Drones, stretchers and other surprising reasons for Cabo Verde’s turtle nesting boom
Whilst COVID-related restrictions may have benefited turtles elsewhere, the dedication of conservationists is mostly what made 2020 an exceptional Loggerhead Turtle nesting season here
By Shaun Hurrell
For an interview with tips and insight from this conservation project, see Lessons Learned below
With flailing flippers and sandy, narrowing eyes, a large turtle lies exposed on a Cabo Verdean beach in the dark. The Atlantic Ocean spray smells tantalisingly close, but this female Loggerhead is stranded on her back, helpless to her fate. Suddenly: a peculiar whirring sound, then the scuffling of approaching footsteps. Human hands flip her over and she is free to claw her way back to the safety of the sea.
This was the moment a drone saved the life of a turtle. Operated by conservationists Adilson Ramos and Albert Taxonera from Projeto Biodiversidad (a local NGO based on Sal island), their beach monitoring succeeded in scaring away a poacher, who had flipped the turtle – sadly, a common method used locally to tire and render turtles easier to carry and kill for meat later. Spotted through the drone’s thermal imaging camera, the man appears orange-red with anger as he curses at the buzzing drone, before setting the turtle right and scurrying off.
She was just one of many Loggerhead Turtles that managed to nest successfully in the western African archipelago of Cabo Verde this year in what has been a record-breaking season. In the 2000s, less than 10,000 nests were counted per year on Boa Vista, the country’s largest nesting island. Numbers grew in the last decade to over 100,000 for the whole of Cabo Verde in 2018, with the official 2020 count coming in at over 170,000 nests. “Even adjusting for the increase in data over the last few years, this year has been truly exceptional”, says Aurélien Garreau, Programme Officer for Cabo Verde, working as part of the BirdLife Regional Implementation Team for the CEPF*.
Loggerhead Turtles Caretta caretta don’t have it easy. They’re globally Vulnerable to extinction and face threats such as development and disturbance of their nesting beaches, bycatch in fisheries, illegal trade, pollution (including plastic and light), climate change, and poaching for their eggs and meat (in Cabo Verde, where the species is nationally Endangered, this is usually by poachers wanting to sell meat illegally, or consumption as a ‘treat’). Plus, with only one in a thousand turtle hatchlings known to mature to adulthood, increasing nesting success is vitally important to saving the species. But on hot Cabo Verdean beaches, patrolling and scientific monitoring work is not easy. ‘Headstarting’ is also important – involving moving vulnerable nests to simple beach hatcheries protected from dogs, predation and flooding, giving hatchlings the best possible chance of making it to the ocean.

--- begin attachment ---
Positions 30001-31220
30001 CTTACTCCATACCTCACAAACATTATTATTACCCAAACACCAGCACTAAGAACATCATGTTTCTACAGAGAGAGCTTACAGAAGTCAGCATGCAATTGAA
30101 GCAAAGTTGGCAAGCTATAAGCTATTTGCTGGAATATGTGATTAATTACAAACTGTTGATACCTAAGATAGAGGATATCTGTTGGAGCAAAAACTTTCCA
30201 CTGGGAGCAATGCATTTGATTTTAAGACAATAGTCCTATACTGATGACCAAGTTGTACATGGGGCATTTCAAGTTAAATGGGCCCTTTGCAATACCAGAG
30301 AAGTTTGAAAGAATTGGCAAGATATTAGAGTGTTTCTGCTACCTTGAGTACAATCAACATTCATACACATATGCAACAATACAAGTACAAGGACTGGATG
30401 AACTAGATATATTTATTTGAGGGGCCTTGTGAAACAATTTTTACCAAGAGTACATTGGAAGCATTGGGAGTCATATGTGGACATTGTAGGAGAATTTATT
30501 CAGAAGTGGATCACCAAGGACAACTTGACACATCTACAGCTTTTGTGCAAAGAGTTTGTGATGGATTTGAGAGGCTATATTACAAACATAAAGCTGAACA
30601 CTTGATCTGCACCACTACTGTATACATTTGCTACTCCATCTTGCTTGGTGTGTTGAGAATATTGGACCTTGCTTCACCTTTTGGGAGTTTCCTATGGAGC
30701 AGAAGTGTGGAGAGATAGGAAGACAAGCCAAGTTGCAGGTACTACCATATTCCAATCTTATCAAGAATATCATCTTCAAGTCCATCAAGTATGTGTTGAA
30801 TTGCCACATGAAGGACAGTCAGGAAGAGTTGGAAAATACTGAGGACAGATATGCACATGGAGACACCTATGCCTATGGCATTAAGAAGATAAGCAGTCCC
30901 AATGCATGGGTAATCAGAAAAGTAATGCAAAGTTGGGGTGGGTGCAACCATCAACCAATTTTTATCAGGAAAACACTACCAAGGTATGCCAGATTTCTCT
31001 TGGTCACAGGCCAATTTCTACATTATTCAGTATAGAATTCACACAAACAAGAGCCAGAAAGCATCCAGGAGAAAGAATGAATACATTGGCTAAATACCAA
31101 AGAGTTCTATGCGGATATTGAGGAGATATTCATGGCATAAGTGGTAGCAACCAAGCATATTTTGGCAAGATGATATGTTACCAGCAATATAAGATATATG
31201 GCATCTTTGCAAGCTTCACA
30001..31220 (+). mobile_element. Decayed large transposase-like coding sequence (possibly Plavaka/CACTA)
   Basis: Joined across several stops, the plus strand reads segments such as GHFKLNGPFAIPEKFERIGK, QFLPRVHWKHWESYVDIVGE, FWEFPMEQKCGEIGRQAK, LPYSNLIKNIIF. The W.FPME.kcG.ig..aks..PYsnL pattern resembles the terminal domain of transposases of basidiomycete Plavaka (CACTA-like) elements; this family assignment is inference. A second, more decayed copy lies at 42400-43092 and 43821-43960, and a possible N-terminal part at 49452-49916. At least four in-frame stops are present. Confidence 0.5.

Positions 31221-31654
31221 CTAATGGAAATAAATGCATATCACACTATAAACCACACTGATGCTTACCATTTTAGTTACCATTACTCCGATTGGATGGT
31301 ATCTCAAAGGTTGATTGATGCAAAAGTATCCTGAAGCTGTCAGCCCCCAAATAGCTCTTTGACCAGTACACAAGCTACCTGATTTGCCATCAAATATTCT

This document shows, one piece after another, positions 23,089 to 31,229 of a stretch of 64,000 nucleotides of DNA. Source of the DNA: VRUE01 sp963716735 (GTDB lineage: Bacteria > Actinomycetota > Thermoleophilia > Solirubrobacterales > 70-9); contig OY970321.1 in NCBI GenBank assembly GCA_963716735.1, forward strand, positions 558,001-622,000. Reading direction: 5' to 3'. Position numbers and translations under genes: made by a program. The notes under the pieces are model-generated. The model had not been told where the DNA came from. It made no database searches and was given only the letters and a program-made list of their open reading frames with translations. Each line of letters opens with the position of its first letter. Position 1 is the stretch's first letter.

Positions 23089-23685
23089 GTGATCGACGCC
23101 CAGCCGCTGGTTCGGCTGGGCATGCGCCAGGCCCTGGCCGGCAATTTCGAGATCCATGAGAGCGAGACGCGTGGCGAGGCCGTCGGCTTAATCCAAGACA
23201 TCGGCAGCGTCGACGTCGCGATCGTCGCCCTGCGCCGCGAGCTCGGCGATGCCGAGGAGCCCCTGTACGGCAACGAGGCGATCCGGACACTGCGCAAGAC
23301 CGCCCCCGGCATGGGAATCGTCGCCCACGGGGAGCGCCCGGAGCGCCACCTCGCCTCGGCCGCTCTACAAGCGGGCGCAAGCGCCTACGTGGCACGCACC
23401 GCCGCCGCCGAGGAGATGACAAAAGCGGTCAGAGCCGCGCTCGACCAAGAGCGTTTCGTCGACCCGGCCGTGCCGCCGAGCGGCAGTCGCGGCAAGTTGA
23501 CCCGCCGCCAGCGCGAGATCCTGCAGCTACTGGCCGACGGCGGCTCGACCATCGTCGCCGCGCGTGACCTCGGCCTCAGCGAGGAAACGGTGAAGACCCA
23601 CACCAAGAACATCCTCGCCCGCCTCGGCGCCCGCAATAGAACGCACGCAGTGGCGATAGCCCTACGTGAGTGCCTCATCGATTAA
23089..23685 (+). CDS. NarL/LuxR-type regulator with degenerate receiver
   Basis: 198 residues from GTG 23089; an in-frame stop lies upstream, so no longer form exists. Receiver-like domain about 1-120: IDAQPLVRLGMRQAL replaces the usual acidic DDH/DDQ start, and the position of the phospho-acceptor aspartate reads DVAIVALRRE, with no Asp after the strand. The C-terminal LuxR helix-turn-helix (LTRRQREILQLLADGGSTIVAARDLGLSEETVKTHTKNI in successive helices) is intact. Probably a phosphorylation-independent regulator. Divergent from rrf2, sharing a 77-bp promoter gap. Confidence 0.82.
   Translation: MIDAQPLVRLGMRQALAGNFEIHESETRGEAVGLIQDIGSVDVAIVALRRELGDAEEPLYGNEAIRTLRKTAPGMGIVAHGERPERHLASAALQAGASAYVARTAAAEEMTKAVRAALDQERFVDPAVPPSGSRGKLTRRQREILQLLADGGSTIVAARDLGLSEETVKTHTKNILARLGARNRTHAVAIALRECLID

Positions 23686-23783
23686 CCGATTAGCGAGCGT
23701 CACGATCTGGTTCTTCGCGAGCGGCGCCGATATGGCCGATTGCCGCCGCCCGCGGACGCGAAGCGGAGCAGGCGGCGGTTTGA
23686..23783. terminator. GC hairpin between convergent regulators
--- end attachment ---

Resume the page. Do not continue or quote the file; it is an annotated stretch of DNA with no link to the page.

Media attention has recently credited a lack of tourists for increased turtle nesting success elsewhere in the world. Whilst that may be a factor for some Cabo Verdean beaches, many are in more remote areas where COVID restrictions on group numbers and the usual support of international volunteer schemes actually made it harder for NGOs to patrol. Thus, the innovative use of a drone clearly had a positive impact on Projeto Biodiversidad’s work.
Overall, and despite COVID, it’s the consistency and dedication of the work of many local civil society organisations both on and off the beach that has made the difference for this year’s record nesting success. A total of five such Cabo Verdean NGOs (BiosCV, Biosfera, Fundaçao Tartaruga, Projeto Biodiversidad, and Projecto Vito) have been supported by CEPF, with Biosfera also supported by BirdLife directly through Hatch (for drone training, now underway, and organisational development). Year after year, they have been out on beaches, talking over tea with fishermen, raising awareness in schools and tourist complexes, being interviewed on national TV, and meeting government officials. You may be wondering why the poacher turned the turtle back over; work by these NGOs successfully persuaded the Cabo Verdean government to pass a breakthrough law against turtle poaching in 2018, with prison sentences. This has been fundamental to enforcement, with the police even counting on NGO patrols for convictions.
But don’t let this paint an ‘NGO versus local people’ picture because that’s far from the truth. Local people are much involved with beach patrols in Marine Protected Areas on Sal, Santa Luzia and Boa Vista, and the NGOs develop opportunities for fishing communities such as ecotourism (homestays, guiding) and activities on sustainable fishing. “Thanks to awareness and engagement work, there has been a change in the Cabo Verdean societal vision of turtles”, says Garreau, “to one of pride, and their relation to economic opportunities too”, says Garreau. Loggerheads take over 20 years to reach maturity and return to the same beaches to nest. The immense effort and selfless dedication put in by these NGOs to increase hatching success and community support today will hopefully continue to pay off in years to come.